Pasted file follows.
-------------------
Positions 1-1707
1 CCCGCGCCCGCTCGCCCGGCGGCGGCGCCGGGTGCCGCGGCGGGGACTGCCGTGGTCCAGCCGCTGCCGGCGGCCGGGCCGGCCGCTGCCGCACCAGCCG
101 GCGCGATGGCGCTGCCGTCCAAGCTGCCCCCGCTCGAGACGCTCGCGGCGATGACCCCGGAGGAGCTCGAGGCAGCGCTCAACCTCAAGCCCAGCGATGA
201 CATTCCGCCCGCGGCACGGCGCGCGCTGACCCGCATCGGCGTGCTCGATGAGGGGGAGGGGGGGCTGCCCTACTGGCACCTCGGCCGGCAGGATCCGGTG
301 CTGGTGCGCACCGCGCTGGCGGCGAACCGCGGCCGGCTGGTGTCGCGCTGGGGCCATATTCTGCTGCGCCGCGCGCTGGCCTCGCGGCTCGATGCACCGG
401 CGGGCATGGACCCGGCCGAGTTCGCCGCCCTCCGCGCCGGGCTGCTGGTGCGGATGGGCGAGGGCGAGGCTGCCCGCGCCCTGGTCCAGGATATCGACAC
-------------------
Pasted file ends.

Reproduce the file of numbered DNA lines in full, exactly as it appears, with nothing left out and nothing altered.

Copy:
Positions 1-1707
1 CCCGCGCCCGCTCGCCCGGCGGCGGCGCCGGGTGCCGCGGCGGGGACTGCCGTGGTCCAGCCGCTGCCGGCGGCCGGGCCGGCCGCTGCCGCACCAGCCG
101 GCGCGATGGCGCTGCCGTCCAAGCTGCCCCCGCTCGAGACGCTCGCGGCGATGACCCCGGAGGAGCTCGAGGCAGCGCTCAACCTCAAGCCCAGCGATGA
201 CATTCCGCCCGCGGCACGGCGCGCGCTGACCCGCATCGGCGTGCTCGATGAGGGGGAGGGGGGGCTGCCCTACTGGCACCTCGGCCGGCAGGATCCGGTG
301 CTGGTGCGCACCGCGCTGGCGGCGAACCGCGGCCGGCTGGTGTCGCGCTGGGGCCATATTCTGCTGCGCCGCGCGCTGGCCTCGCGGCTCGATGCACCGG
401 CGGGCATGGACCCGGCCGAGTTCGCCGCCCTCCGCGCCGGGCTGCTGGTGCGGATGGGCGAGGGCGAGGCTGCCCGCGCCCTGGTCCAGGATATCGACAC